The evolution of European Tapestries

Long ago, these European tapestries were admired and appreciated mainly by aristocrats and royalty. These tapestries were woven in hand into pieces of art and it would take months to complete one master piece. These tapestries are very expensive too. Some the tapestries that were made for these royal people of the earlier days can now be found in the museums and churches, while the rest of the tapestries were passed on families after families and are still guarded by the family for which it was really woven. These tapestries were then and even are mainly used for decorative purposes as wall arts etc.

The history of modern tapestries

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Tapestries nowadays are made out of jacquard loom. It was invented in the eighteenth century and until now this jacquard loom is considered as the main method of producing tapestries. Loom operation naturally speeds up the weaving process considerably. Although this jacquard loom is complex machine and requires a expertise to carry out the whole set of skills, this gives out the intricate and beautiful tapestries as the ones now found in temples, churches and museums across Europe. As a result of the invention of this loom a mass production of wall art tapestries came into effect, which made them available to the common people.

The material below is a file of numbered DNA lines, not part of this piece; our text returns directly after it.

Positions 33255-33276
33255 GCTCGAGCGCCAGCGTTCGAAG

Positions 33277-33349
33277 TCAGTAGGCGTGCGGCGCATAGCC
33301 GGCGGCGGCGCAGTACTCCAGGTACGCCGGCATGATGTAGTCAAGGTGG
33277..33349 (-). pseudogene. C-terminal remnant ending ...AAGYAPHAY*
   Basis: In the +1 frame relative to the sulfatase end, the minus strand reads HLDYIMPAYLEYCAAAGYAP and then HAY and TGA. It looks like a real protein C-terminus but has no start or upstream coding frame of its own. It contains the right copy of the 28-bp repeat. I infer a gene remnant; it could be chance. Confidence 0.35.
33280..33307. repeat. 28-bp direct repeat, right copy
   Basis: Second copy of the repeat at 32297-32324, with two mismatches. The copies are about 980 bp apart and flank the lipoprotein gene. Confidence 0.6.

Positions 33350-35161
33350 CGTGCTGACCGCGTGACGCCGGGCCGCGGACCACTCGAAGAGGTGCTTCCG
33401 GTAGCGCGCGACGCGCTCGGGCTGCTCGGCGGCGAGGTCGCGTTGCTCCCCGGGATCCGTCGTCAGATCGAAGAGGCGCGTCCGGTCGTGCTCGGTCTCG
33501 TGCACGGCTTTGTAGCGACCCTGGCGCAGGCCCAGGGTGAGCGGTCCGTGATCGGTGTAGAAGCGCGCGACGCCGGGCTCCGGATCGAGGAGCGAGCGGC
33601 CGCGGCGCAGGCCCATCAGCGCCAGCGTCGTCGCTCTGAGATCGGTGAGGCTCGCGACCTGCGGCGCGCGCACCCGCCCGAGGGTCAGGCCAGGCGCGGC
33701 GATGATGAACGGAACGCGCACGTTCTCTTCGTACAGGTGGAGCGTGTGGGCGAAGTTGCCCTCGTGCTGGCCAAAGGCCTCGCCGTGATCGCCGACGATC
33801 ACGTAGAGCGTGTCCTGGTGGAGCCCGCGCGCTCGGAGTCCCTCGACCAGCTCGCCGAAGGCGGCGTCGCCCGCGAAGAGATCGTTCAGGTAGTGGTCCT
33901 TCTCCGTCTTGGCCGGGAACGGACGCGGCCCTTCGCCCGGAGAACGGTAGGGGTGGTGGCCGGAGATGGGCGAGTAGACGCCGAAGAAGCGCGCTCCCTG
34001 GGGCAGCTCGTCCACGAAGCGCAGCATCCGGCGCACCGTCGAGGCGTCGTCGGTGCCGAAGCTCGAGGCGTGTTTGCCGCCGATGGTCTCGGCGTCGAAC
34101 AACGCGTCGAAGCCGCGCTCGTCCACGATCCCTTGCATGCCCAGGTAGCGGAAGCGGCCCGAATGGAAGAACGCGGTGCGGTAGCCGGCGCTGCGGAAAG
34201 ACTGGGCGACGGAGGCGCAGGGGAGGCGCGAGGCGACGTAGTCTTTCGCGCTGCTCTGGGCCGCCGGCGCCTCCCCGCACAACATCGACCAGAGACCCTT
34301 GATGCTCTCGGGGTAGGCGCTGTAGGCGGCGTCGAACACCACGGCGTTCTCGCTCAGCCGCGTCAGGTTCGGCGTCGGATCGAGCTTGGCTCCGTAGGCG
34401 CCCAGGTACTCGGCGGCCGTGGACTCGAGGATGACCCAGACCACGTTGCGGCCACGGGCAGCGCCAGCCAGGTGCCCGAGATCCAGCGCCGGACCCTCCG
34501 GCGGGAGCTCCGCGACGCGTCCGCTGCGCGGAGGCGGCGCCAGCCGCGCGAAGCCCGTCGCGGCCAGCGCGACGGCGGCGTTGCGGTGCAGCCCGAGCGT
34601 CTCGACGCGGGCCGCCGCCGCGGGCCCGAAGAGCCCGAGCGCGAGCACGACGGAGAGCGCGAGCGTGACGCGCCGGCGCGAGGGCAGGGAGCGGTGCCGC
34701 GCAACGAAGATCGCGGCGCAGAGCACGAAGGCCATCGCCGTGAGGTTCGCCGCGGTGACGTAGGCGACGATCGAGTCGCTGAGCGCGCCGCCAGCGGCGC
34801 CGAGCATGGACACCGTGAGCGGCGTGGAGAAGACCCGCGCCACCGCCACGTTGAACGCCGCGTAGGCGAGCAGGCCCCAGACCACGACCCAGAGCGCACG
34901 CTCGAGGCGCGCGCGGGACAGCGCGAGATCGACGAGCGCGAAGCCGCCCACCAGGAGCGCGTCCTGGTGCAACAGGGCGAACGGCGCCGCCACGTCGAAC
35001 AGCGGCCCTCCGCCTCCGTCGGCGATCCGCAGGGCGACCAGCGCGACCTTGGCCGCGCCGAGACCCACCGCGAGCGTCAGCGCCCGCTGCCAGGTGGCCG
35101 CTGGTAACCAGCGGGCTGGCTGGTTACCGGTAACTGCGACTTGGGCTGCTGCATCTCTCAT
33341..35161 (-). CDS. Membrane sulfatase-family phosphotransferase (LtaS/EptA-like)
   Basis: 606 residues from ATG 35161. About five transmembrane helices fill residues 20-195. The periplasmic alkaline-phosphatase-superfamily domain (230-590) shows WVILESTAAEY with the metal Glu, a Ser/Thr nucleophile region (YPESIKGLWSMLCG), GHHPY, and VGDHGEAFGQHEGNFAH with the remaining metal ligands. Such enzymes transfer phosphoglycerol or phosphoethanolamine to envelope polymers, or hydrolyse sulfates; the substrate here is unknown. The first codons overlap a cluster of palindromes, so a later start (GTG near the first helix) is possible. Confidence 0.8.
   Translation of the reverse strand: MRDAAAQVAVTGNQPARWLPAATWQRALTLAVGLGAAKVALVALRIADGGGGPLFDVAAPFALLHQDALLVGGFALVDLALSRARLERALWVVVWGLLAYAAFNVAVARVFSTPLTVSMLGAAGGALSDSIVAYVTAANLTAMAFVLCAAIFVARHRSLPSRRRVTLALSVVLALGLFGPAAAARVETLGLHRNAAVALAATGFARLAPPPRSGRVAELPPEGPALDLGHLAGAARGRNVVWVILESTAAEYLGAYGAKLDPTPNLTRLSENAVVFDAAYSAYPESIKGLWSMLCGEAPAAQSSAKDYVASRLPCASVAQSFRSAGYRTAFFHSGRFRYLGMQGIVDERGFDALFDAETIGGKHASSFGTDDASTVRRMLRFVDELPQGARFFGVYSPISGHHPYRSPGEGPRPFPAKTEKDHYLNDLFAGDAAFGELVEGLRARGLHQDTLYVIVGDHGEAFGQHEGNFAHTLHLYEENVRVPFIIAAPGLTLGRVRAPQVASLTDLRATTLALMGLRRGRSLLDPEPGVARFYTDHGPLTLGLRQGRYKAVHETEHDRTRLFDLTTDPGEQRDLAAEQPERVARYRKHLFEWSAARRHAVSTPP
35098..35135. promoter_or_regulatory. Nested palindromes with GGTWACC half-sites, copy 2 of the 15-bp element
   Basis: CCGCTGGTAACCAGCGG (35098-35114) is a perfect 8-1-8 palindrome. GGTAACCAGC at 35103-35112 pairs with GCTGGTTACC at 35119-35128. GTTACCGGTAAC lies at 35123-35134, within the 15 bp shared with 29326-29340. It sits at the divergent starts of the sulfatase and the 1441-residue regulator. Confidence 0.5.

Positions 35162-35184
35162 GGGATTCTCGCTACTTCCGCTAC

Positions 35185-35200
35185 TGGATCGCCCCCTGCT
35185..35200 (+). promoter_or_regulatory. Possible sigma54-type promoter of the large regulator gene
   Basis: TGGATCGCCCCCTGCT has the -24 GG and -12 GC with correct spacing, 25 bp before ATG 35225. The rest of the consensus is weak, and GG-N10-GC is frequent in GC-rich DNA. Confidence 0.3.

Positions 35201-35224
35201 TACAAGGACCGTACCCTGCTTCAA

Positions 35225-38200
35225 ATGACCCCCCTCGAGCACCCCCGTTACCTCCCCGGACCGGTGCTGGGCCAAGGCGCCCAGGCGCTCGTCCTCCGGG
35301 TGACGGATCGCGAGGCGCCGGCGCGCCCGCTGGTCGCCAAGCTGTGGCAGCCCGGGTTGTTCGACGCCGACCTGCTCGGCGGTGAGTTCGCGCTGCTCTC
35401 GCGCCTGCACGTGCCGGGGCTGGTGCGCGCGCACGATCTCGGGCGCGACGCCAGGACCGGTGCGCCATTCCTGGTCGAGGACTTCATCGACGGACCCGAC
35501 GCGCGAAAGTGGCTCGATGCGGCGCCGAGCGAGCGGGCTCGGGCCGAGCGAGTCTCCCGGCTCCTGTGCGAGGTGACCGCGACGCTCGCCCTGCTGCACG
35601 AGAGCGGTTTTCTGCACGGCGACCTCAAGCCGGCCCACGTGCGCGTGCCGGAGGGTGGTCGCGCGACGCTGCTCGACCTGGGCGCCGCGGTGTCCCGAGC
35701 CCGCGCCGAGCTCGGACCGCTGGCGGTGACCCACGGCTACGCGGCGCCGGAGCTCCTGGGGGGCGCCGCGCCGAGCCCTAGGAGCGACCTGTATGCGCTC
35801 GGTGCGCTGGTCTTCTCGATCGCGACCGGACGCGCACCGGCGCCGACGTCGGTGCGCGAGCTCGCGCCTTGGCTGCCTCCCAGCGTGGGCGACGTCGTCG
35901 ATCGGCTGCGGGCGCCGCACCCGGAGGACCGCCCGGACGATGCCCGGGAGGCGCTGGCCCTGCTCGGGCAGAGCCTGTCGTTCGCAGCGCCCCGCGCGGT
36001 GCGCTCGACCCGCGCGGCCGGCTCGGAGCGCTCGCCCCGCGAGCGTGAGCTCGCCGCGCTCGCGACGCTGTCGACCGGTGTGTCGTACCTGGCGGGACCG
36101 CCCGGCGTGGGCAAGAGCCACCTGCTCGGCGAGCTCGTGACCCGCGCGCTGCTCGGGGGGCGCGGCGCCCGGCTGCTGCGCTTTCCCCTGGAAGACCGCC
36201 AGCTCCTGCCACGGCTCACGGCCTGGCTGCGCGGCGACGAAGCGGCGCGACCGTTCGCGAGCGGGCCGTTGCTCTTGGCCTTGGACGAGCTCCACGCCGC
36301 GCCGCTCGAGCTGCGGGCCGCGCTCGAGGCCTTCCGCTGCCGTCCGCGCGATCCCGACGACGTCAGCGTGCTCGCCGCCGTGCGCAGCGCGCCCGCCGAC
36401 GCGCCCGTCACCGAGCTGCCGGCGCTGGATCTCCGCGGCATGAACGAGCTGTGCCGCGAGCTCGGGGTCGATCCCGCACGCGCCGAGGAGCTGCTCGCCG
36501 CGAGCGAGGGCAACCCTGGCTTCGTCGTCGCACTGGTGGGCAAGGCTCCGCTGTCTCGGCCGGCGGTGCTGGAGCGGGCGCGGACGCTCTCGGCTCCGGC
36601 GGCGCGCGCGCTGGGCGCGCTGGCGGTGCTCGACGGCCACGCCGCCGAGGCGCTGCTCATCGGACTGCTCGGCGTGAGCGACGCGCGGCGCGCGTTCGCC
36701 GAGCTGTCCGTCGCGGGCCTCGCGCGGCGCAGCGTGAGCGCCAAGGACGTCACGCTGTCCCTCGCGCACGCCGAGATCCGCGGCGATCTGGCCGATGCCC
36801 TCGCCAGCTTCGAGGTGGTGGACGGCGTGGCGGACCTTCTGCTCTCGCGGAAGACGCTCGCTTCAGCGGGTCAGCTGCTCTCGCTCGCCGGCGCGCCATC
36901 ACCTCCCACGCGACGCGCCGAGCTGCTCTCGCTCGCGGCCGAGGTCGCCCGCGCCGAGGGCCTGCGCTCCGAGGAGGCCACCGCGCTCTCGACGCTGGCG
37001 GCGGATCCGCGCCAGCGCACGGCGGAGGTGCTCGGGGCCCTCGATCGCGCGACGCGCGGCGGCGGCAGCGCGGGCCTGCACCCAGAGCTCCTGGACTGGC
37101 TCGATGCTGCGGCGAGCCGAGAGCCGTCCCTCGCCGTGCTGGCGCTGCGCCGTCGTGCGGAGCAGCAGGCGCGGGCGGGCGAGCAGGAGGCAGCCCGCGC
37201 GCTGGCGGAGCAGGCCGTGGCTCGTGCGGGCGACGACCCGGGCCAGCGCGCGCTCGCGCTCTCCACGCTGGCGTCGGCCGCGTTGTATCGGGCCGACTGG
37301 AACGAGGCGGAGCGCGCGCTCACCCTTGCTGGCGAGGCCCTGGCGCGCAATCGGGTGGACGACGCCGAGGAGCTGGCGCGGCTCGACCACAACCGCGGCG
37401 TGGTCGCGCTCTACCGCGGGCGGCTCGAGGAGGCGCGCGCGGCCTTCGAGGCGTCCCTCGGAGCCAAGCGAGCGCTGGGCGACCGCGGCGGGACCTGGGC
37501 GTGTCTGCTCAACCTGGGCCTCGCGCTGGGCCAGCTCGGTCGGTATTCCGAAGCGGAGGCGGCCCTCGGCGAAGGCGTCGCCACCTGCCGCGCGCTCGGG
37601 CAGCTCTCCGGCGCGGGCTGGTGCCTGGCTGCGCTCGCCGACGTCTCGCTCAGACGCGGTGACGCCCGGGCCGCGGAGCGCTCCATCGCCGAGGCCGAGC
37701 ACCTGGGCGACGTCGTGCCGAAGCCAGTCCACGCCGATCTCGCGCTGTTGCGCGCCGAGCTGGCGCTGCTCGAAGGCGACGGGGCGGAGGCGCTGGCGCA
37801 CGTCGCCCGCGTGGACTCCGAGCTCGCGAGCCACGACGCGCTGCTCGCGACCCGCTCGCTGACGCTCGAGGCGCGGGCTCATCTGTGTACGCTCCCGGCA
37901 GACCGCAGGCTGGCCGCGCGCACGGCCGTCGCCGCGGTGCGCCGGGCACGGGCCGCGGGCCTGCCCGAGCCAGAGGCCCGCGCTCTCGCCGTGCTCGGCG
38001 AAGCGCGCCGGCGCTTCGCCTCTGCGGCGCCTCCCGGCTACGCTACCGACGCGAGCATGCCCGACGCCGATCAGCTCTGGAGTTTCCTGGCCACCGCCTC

The designs and styles of European Tapestries

Since these European tapestries were invented in medieval times, the ranges of designs and styles exist is limitless. It covers all the designs of art beginning with the romantic scenes of the Renaissance period to the images, verses, religious, modern and abstract art. The reach of European tapestries are comparatively less to that of the Belgian and French tapestries since those countries were the first in dedicating factories to the tapestry weaving. Italian tapestries are also eminent as European tapestries for their stunning beauty and craft sense.